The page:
The beautiful patterns of damascus steel make for some of our favorite tools and knives, and the thicker the tool, the more dramatic the look. In this clip from metalsmith Hassan “Habu” Abu-Izmero, watch as he welds together, forges, and twists multiple layers of steel to create a truly special pair of pliers.
Rather than melting down and reforging the metal from an old sawblade, metalsmith Hassan “Habu” Abu-Izmero wanted to see if he could just cut, grind, and polish the old metal into a new weapon. The transformation from the rusty old blade into machete is impressive. The paracord-wrapped handle looks great too.
For those unfamiliar with the concept, a morning star is one of those ancient weapons that’s basically a spiky metal ball on a stick. It’s definitely not something you’d want to ever encounter on a battlefield. Though this teensy version that Koss Workshop made from a ball bearing and some screws is a little less deadly.
Inspired by old metal toys what were assembled using bent metal tabs, Jimmy Diresta designed and built himself an awesome looking industrial stool. His powerful CNC laser cutter made quick work of cutting 18 gauge cold-rolled steel sheets, then Jimmy worked his magic on the rest with hand tools.
Engineer BrunS takes a momentary break from making epic metal rocketships to build something different – a miniature version of Bender Bending Rodgriguez from Futurama. But it’s clear BrunS’ wife is tired of him spending his days in the machine shop, and keeps interrupting his project. Also, you can buy Bender here.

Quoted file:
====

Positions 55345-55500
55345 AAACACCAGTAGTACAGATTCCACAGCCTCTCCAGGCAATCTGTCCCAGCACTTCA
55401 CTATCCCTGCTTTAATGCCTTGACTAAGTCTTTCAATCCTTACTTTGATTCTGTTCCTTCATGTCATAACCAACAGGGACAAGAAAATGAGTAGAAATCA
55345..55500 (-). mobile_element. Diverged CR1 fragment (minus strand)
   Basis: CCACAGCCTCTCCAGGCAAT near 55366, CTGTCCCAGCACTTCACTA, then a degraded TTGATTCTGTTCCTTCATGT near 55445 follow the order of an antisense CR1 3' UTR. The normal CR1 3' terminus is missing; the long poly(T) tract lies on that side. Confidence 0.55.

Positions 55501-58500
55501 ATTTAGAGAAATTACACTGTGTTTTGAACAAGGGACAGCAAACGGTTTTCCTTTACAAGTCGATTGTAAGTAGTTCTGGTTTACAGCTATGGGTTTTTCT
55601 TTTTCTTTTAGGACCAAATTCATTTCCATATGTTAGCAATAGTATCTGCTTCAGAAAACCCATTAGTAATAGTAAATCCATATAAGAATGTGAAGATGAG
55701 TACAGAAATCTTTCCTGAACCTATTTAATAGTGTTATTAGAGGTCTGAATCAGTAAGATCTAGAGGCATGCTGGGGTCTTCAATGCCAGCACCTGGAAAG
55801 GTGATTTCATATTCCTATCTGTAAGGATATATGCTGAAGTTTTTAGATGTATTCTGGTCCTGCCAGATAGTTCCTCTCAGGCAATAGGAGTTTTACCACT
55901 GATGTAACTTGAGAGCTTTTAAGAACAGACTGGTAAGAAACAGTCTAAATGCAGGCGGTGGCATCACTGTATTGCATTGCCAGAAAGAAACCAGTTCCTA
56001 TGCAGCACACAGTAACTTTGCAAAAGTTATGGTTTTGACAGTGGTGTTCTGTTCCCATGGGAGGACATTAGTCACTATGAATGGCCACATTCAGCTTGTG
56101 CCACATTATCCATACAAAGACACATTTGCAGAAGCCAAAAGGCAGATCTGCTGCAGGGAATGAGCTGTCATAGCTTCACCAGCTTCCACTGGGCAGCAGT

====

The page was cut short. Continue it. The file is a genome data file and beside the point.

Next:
After wowing us with his Fallout-inspired Red Rocket, metal artist Engineer BrunS is back with an even more challenging build, a big bronze rocketship. Watching the precision-milled components fit together so perfectly is wonderfully satisfying. If you’ve got 1500 bucks to spare, you can even own this masterpiece
In this clip from Japanese metalsmith Swap Lamp, he shows us how to use an offset disc to mill repeating geometric patterns into a piece of metal. It takes a bit of manual work to re-position the workpiece, but the resulting design is something like a Spirograph would make if it could engrave metal instead of drawing on paper.
Ever since seeing The Sword of Exact Zero in The LEGO Movie, swordsmith Michael Cthulhu has contemplated making a larger-than-life X-Acto knife blade. With a sponsor in hand for his video, he finally took the time to make his cutting tool for giants a reality. He’s auctioning it off for charity to help save animals from Australia’s fires.
Russian YouTube channel Creative Forging shows off a neat technique for creating an awesome dragon scale patterned handle from a solid bar of steel. The trick involves making a series of 45º cuts into the metal, then heating it in a furnace and twisting it while still pliable.
As metalsmith Shurap has proven before, you can make damascus from just about any kind of steel hardware. In this clip, he melts down thousands of tiny ball bearings, and transforms them into a uniquely patterned blade. Because of their sheer number, they appear to be one of the more challenging materials to work with.